(Updated) It’s rare that state Comptroller Nancy Wyman gets to speak anywhere these days. As Connecticut’s chief accounting and financial officer Wyman joked that she’s not invited many places because she’s often the one who has to break the bad news when it comes to the state budget.
Wyman told a crowd gathered at the Capitol Tuesday for a budget forum that the good news is the legislature and governor’s budget offices finally agree with her on the size of the deficit, but the bad news is that it’s a little more than $500 million.
Most of the 2010 deficit is related to a decrease in income, payroll, and sales taxes, Wyman said. And most of those revenue decreases are related to the 90,000 jobs the state lost during the recession, she said.
In a few years that number gets even worse, Wyman said. The deficit will balloon to $3 billion in fiscal year 2011 and $3 billion in the following fiscal year.
The use of federal stimulus funds and other one-time revenue used in the 2009 and 2010 budget will be gone by the end of this year.
“This creates the hole,” Wyman said. “It’s big. Very, very big.”
There’s only a few things you can really do to fix our budget deficit, Wyman said. “People really don’t want to hear it, but the fact is you’re going to have to cut spending. You’re going to have do some more borrowing and you’re going to have to look at structural revenue increases,” Wyman said.
Nicholas Johnson from the Center on Budget and Policy Priorities in Washington D.C. said Connecticut isn’t alone. He said 48 other states are dealing with similar budget deficits. Montana and North Dakota are the only state’s currently in the black for the year, Johnson said.
He said over the past year state and local governments have lost $87 billion in revenues.
“State revenue will take awhile to come back because jobs take awhile to come back,” Johnson said. But cutting spending in state budgets could cost 900,000 workers across the nation their jobs, which he said could cause slower economic recovery.
He said spending cuts and raising revenue have to be part of a balanced approach to solving a budget deficit. Click here to see his full presentation.
Connecticut Voices Executive Director Jamey Bell agrees that the state should take a balanced approach, but too often that balanced approach is not applied to the revenue side of the equation. She said Connecticut eroded its tax base over the past two decades through changes to its tax code.
She said there should be a comprehensive evaluation of corporate tax loopholes and tax credits before spending cuts are made. Click here to read her full presentation. That position puts her at odds with the state’s largest business lobby, the Connecticut Business and Industry Association.
In a phone interview Tuesday afternoon Joseph Brennan, senior vice president of CBIA, said businesses looking to make an investment in the state say if the state scales back or eliminates their tax credits they will look to invest elsewhere. That being said tax credits are something the legislature should review, while keeping in mind that anything that lowers the cost of business in the state will help retain employers, Brennan said.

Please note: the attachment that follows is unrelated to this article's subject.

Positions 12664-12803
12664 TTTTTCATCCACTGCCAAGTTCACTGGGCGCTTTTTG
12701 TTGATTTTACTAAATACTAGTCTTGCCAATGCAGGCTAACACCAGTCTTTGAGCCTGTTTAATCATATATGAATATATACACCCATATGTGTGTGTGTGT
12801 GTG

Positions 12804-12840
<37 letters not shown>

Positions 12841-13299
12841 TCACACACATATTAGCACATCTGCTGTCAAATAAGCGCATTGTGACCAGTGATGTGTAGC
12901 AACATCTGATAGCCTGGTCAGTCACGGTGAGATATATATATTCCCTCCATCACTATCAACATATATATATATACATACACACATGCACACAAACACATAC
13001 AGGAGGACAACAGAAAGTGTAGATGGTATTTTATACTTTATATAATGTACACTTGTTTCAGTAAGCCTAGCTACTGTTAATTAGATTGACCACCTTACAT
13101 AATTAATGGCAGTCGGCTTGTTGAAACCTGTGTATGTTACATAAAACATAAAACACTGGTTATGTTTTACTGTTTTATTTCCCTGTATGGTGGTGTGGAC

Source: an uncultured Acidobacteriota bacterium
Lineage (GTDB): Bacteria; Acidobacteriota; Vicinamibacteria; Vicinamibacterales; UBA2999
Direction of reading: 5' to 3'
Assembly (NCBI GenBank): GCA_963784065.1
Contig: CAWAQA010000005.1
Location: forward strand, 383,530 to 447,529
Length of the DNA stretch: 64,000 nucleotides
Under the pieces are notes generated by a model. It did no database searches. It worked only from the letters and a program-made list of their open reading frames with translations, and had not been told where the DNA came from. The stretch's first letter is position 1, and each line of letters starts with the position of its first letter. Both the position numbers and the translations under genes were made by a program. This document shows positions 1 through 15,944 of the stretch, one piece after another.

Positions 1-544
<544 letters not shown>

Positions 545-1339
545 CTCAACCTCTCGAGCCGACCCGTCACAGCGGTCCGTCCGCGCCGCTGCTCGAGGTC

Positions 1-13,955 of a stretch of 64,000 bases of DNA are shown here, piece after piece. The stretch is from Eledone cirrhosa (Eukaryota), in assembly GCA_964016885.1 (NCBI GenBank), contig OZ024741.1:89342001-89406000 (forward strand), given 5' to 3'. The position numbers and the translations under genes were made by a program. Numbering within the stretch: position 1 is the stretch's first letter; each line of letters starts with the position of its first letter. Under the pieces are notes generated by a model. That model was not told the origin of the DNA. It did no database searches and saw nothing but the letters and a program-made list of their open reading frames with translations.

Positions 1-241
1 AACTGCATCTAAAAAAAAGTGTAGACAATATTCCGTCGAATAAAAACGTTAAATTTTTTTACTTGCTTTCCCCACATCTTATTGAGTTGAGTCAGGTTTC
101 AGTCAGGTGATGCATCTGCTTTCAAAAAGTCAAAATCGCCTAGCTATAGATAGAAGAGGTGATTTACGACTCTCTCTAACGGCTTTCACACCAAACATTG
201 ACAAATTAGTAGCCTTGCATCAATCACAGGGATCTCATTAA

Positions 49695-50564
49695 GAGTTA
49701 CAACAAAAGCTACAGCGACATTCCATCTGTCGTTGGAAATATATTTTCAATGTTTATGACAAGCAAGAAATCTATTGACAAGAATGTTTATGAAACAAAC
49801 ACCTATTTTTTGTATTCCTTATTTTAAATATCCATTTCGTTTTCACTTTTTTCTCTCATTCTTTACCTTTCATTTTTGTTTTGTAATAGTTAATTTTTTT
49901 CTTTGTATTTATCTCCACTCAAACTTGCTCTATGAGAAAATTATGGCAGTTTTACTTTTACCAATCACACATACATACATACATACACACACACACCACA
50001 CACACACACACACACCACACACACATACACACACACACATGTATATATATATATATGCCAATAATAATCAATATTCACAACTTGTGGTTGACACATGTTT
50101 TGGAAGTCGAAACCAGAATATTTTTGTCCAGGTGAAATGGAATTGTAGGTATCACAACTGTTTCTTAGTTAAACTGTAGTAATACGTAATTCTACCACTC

Brennan said CT Voices and CBIA do agree on some spending cuts and efficiencies, such as a policy change to serve more seniors and disabled individuals in their own homes and moving more prisoners to into community treatment facilities.
“The tax changes they’re proposing will hurt their long term goals and make the state less competitive,” Brennan said.
Rep. Chris Perone, D-Norwalk, said the information he heard at the forum was good because it reinforces the idea that there’s not one strategy to solve the problem.
Republicans sometimes don’t agree.
Republican Gov. M. Jodi Rell vetoed the General Assembly’s attempt to mitigate the budget deficit in December because she said it didn’t cut spending far enough. Rell had proposed cutting $116 million, while the legislature approved delaying a tax increase on wealthy estates, cut about $12.4 million in spending and approved moving about $23 million from off-budget accounts to the general fund. Democratic lawmakers said Rell’s spending cuts would cost the state 5,000 private sector jobs.
But that’s not to say Democrats are opposed to cutting any spending.
Perone believes the legislature can make cuts as long as they target those cuts wisely, so as not to threaten the economic recovery.
Acknowledging the reality of the budget crisis may be the first step, but Perone said both political parties are going to need to work together to solve the problem.
“Political grandstanding is going to be ill-served this year,” Perone said.